A Guide to Using the Programming Language – The New Stack

JavaScript is one of the most widely-used programming languages ​​for frontend web development on the planet. Developed by Microsoft, TypeScript serves as a strict syntactical superset of JavaScript that aims to extend the language, make it more user-friendly, and apply to modern development. TypeScript is an open source language and can be used on nearly any platform (Linux, macOS, and Windows).

TypeScript is an object-oriented language that includes features like class, interface, Arrow functions, ambient declaration, and class inheritance. Some of the advantages of using TypeScript include:

  • Runs on any browser or JavaScript engine.
  • Uses the same syntax as JavaScript and all TypeScript code is converted into JavaScript.
  • TypeScript code can be called from existing JavaScript code.
  • Works with existing JavaScript frameworks.
  • Provides support for JavaScript libraries.
  • Supports the latest JavaScript features.
  • Easy integration with third-party tools.
  • Fewer runtime errors.
  • Better code quality and documentation

Some of the features that TypeScript offers over JavaScript include:

  • Optional static typing
  • Readability
  • Vast IDE Support
  • Object-Oriented Programming
  • Support for the latest ECMAScript features

One of the biggest advantages of using TypeScript is that it offers a robust environment to help you spot errors in your code as you type. This feature can dramatically cut down on testing and debugging time, which means you can deliver working code faster.

Ultimately, TypeScript is best used to build and manage large-scale JavaScript projects. It is neither a frontend nor backend language, but a means to extend the feature set of JavaScript.

I’m going to walk you through the installation of TypeScript and get you started by creating a very basic Hello, World! application.

Installing TypeScript and VSCode on Linux

Let’s get TypeScript installed on Linux (specifically, Ubuntu 22.04). In order to do this, we must first install Node.js. Log into your Ubuntu Desktop instance, open a terminal window and install both Node.js and npm with the command:

sudo apt-get install nodejs npm -y

With Node.js and npm installed, we can now install TypeScript with npm using the command:

npm install -g typescript

If that errors out, you might have to run the above command with sudo privileges like so:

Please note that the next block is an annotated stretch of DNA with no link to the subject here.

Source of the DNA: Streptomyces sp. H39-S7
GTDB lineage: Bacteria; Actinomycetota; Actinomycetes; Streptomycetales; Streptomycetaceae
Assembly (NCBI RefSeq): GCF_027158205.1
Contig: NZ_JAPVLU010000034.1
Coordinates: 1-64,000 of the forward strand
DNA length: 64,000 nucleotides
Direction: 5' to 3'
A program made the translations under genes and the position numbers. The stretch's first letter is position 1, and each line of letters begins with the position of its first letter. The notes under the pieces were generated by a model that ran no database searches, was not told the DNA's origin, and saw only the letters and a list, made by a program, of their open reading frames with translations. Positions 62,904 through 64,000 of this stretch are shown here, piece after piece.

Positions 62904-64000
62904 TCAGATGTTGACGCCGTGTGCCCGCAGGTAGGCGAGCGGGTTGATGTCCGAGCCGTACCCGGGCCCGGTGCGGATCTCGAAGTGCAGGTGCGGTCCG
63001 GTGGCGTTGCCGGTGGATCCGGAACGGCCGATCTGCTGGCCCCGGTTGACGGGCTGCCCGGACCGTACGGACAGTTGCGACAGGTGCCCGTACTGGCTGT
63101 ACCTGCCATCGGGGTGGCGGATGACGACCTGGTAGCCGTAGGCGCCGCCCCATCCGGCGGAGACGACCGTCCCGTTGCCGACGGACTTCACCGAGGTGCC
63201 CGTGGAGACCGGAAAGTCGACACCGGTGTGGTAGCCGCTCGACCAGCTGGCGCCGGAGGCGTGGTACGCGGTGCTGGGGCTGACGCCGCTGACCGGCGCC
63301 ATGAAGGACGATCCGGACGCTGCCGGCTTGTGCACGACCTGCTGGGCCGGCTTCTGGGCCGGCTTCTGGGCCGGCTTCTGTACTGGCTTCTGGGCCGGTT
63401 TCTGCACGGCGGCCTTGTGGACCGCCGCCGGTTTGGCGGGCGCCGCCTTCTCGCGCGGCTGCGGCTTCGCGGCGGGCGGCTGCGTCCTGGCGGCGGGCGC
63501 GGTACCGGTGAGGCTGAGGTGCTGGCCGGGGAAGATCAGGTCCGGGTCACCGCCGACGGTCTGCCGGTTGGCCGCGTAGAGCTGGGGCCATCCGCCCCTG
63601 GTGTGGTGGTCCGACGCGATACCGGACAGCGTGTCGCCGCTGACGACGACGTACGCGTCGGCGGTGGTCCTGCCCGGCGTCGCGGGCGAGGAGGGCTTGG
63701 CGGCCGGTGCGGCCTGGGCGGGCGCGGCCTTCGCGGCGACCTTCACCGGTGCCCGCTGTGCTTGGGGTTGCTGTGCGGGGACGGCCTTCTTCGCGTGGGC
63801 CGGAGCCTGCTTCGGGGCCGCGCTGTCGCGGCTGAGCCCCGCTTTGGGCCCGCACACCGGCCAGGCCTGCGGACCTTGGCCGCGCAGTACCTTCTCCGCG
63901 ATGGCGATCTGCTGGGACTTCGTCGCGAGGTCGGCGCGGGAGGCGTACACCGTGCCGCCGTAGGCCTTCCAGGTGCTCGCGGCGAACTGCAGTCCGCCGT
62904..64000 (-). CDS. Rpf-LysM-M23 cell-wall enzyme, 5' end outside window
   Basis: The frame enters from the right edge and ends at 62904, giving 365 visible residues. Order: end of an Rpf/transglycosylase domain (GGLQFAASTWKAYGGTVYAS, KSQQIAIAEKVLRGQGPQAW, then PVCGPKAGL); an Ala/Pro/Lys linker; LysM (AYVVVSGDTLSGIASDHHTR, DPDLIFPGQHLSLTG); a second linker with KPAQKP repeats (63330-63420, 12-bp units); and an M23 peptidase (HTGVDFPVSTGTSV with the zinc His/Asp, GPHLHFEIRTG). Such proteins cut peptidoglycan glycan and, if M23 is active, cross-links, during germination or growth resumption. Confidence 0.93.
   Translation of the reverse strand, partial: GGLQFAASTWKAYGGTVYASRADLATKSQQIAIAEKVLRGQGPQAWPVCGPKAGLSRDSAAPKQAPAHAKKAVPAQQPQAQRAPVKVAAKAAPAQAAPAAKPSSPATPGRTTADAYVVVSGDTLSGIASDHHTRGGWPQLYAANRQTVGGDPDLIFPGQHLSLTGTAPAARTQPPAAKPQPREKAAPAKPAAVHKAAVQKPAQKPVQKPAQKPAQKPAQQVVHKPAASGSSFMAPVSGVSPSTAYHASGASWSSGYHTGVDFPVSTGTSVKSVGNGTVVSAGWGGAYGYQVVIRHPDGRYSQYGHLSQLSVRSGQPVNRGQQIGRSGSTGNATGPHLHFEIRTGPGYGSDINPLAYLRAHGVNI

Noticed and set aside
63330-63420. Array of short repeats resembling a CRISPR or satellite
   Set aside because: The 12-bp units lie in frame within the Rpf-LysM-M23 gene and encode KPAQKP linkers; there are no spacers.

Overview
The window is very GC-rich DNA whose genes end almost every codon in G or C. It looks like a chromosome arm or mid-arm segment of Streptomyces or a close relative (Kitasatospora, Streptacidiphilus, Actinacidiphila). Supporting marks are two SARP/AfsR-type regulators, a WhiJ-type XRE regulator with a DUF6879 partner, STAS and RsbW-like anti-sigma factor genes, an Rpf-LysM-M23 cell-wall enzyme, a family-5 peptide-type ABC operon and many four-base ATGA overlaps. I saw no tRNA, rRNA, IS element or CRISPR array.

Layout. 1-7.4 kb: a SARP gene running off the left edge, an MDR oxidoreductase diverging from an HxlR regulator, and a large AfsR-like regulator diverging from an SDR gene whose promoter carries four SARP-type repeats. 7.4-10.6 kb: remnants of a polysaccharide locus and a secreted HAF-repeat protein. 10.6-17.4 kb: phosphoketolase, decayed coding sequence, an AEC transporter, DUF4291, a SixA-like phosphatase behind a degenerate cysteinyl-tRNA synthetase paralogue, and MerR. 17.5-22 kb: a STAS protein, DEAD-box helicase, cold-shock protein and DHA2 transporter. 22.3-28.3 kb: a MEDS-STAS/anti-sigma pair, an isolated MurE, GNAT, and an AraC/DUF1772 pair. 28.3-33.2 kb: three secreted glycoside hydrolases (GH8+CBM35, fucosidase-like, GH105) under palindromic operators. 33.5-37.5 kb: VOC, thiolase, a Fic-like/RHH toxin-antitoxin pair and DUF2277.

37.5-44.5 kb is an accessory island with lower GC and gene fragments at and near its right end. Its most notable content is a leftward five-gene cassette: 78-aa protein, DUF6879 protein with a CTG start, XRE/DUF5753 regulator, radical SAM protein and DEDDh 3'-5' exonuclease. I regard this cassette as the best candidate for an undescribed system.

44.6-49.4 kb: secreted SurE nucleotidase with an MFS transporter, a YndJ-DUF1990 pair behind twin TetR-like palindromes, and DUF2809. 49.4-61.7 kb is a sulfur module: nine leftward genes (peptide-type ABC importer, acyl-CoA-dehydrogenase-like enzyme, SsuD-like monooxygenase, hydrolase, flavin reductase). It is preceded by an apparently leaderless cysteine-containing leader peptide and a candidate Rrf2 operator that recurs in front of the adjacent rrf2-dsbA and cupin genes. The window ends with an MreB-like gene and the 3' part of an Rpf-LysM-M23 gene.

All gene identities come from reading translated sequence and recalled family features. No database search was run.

sudo npm install -g typescript

To verify if the installation was successful, issue the command:

tsc -v

You should see the version number of TypeScript that was installed, such as:

Version 4.7.4

Now that you have TypeScript installed, let’s add an IDE into the mix. We’ll install VSCode (because it has TypeScript support built-in). For this we can use Snap like so:

sudo snap install code --classic

Once the installation is complete, you can fire up VSCode from your desktop menu.

Create your Hello, World! app

The first thing we’re going to do is create a folder to house our Hello, World! application. On your Linux machine, open a terminal window and issue the command:

mkdir helloworld

Change into that directory with:

cd helloworld

Next, we’ll create the app file with:

nano hw.ts

In that new file, add the first line of the app like so:

Above you see we use let which is similar to the var variable declaration but avoids some of the more common gotchas found in JavaScript (such as variable capturing, strange scoping rules, etc.). In our example, we set the variable message to a strings that reads Hello, NewStack!. Pretty simple.

The second line for our Hello, World! app looks like this:

What this does is print out to the console log whatever the variable message has been set to (in our case, Hello, NewStack!).

Our entire app will look like this:

Save and close the file.

With VSCode open, click Terminal > New Terminal, which will open a terminal in the bottom half of the window (Figure 1).

Figure 1: We've opened a new terminal within VSCode.

Figure 1: We’ve opened a new terminal within VSCode.

At the terminal, change into the helloworld folder with the command:

cd helloworld

Next, we’ll generate a JavaSript file from our TypeScript file with the command:

tsc hw.ts

Open the VSCode Explorer and you should see both hw.js and hw.ts (Figure 2).

Figure 2: Both of our files as shown in the VSCode Explorer.

Select hw.js and then click Run > Run Without Debugging. When prompted (Figure 3), select node.js as your debugger.

Figure 3: Selecting the correct debugger is a crucial step.

Figure 3: Selecting the correct debugger is a crucial step.

Once you do that, VSCode will do its thing and output the results of the run (Figure 4).

Figure 4: Our Hello, World!  app run was a success.

Figure 4: Our Hello, World! app run was a success.

What if you want to do all of this from the terminal window (and not use an IDE)? That’s even easier. Go back to the same terminal you used to write the Hello, World! app and make sure you’re still in the helloworld directory. You should still see both the TypeScript and JavaScript files.

To run the Hello, World! app from the command line, you use node like so:

node hw.js

The output should be:

Hello, New Stack!

Congratulations, you’ve installed TypeScript and written your first application with the language. Next time around we’ll go a bit more in-depth with what you can do with the language.